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Next govt. shutdown looms as congressional talks over border wall break down

By Jon Dougherty

Optimism that Democrats and Republicans could reach a deal to keep a portion of the government open after a three-week stopgap funding measure expires Feb. 15 are fading ahead of the deadline after negotiations over funding for President Donald Trump’s border wall broke down on Saturday.

Ahead of the weekend, there was some optimism that congressional negotiators could reach a deal that would keep all of the government operating for the rest of the year following statements by Sen. Richard Shelby (R-Ala.) that a deal the president could favor was close.

Shelby, head of the Senate Appropriations Committee, told lawmakers privately this week that the president may be more amenable to the deal being worked out: Though Democratic leaders have insisted that language in the bill not mention a “border wall,” it reportedly contains funding for substantial barriers and/or fencing along portions of the border, the Washington Examiner reported.

“I gave a report on meeting with the president and I thought things were on the positive trajectory as far as maybe concluding the funding,” Shelby noted. “But we are not there yet.”

On Thursday afternoon, Shelby said the next three days would be crucial for Republicans and Democrats to hammer out an agreement. If one is reached, seven government agencies including the Department of Homeland Security would be fully funded for the year.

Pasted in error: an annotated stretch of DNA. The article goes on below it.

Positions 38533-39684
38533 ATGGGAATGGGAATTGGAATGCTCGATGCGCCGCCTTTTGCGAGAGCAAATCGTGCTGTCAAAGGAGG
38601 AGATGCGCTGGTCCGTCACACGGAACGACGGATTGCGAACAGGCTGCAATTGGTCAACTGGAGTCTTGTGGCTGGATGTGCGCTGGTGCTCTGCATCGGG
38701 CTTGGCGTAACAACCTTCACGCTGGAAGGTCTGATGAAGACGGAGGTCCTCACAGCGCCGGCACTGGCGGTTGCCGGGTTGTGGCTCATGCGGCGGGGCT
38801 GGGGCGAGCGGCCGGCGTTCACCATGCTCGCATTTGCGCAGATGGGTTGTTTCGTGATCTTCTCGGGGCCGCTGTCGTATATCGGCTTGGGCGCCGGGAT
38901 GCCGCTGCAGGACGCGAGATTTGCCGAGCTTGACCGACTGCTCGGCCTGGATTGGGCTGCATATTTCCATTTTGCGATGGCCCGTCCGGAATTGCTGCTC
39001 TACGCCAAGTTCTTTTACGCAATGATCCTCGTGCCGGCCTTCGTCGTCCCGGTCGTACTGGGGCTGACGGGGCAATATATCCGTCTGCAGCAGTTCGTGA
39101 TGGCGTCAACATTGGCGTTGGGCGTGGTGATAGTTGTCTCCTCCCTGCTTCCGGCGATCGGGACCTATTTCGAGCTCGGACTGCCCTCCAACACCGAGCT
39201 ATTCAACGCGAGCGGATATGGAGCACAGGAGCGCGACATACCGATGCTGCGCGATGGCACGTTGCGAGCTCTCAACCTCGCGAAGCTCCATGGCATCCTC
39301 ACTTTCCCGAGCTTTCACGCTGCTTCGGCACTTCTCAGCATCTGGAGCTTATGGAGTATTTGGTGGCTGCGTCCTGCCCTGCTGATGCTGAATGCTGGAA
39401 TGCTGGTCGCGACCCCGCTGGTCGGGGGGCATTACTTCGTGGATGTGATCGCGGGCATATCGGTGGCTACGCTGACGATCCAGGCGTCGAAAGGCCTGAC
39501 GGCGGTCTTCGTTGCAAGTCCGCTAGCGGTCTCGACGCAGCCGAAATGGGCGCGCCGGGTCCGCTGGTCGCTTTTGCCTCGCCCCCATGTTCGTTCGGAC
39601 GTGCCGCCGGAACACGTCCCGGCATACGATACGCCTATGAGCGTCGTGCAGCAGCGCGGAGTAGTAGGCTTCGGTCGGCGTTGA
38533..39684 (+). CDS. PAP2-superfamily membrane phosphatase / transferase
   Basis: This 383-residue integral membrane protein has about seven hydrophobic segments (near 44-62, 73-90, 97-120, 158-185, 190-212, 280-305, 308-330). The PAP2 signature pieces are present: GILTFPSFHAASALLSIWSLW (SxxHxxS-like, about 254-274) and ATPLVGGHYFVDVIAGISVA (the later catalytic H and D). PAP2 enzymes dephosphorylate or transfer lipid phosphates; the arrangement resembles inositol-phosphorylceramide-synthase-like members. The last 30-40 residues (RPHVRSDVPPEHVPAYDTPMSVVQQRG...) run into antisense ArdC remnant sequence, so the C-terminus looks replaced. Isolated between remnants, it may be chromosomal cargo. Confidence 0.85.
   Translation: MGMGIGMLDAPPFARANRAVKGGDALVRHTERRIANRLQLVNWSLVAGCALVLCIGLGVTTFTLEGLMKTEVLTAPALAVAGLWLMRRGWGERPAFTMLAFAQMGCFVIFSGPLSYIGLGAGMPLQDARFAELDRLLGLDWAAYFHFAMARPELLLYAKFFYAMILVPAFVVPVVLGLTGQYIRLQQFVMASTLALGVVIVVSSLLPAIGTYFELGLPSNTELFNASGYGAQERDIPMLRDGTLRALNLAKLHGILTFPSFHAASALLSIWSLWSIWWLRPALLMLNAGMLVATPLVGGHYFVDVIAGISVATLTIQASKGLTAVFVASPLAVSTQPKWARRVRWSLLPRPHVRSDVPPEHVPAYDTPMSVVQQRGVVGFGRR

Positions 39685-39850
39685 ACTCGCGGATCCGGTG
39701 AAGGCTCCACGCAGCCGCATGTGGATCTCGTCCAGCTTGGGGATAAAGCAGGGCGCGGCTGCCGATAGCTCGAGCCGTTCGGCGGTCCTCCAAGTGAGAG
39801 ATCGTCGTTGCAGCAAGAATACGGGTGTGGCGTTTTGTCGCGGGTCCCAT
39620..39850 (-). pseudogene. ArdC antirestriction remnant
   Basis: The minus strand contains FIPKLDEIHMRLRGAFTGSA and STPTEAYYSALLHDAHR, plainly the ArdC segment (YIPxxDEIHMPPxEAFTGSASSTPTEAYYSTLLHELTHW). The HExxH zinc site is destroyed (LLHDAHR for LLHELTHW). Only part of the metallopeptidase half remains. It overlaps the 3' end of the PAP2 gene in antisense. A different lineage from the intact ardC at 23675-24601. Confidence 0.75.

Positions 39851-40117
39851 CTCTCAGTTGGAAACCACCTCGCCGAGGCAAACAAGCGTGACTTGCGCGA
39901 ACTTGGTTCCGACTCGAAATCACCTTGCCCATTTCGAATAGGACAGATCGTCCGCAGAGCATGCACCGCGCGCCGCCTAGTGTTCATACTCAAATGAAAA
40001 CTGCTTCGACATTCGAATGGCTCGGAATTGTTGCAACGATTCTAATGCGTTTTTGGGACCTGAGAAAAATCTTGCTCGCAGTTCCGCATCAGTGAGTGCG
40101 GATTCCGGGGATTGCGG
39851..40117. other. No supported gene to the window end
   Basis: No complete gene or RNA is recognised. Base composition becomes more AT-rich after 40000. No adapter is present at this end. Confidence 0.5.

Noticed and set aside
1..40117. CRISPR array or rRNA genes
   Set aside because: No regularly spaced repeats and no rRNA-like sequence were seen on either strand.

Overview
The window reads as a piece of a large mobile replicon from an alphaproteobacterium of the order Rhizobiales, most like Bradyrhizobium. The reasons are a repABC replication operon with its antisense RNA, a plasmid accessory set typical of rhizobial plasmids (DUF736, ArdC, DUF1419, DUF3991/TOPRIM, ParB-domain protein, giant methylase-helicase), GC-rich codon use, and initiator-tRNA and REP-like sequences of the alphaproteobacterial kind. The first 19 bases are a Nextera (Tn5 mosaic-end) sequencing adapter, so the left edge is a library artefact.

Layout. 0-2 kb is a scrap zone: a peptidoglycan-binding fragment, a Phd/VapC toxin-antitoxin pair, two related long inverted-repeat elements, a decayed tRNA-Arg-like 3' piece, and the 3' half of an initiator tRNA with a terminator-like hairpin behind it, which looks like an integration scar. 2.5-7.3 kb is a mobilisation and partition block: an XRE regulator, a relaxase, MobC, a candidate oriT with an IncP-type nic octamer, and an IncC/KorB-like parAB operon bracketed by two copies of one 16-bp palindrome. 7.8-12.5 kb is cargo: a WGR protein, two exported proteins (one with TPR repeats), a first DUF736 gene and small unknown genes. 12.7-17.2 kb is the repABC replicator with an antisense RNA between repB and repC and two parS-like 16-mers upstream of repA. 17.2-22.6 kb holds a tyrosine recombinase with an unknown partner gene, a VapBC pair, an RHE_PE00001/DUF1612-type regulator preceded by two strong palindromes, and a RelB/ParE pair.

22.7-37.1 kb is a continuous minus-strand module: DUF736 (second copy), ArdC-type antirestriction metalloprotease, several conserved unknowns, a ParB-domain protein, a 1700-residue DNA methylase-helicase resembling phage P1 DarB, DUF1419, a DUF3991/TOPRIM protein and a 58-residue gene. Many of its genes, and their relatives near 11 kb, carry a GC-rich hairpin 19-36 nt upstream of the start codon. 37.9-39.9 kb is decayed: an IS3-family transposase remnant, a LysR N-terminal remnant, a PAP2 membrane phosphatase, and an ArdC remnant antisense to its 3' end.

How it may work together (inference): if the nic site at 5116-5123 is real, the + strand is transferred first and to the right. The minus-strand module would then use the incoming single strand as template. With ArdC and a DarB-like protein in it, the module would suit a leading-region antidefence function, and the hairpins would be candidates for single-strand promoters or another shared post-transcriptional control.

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    “We’ve got serious negotiations going on,” Shelby said.

    But apparently, those talks have gone nowhere, Bloomberg News reports, noting that Republicans and Democrats aren’t even talking to each other for the time being, according to two people familiar with the state of negotiations.

    The network reported further that, as of Saturday, it appeared as though negotiators were closing in a border barrier agreement for between $1.3 billion and $2 billion, according to people familiar with the talks.

    But the latest sticking point is now over detention beds the Immigration and Customs Enforcement agency operates, said a person quoted by Bloomberg.

    seemed that negotiators were homing in on a proposal with border barrier funding of between $1.3 billion and $2 billion, said a person familiar with the talks.

    On Sunday, acting White House Chief of Staff Mick Mulvaney appeared to begin managing expectations that though a shutdown isn’t the most likely of options, he “absolutely cannot” rule it out completely.

    “He’s going to do whatever he legally can to secure the border,” Mulvaney said of the president on NBC’s “Meet the Press.”

    “You cannot take the shutdown off the table and you cannot take $5.7 billion [for the border wall] off the table. But if you end up some place in the middle, what you’ll probably see is the president say: ‘Ok, and then I’ll go find the money some place else’.”

    Mulvaney then confirmed that the level of funding for the president’s border wall/barrier is “all over the map.”

    That likely led to the president’s Saturday tweet in which he criticized Democrats for, once again, opposing sensible border security.

    The president was also suspicious of Democratic leaders.

    All of which means that the next government shutdown is looming — which Democratic leaders obviously believe they can ‘win’ in the public’s eye.

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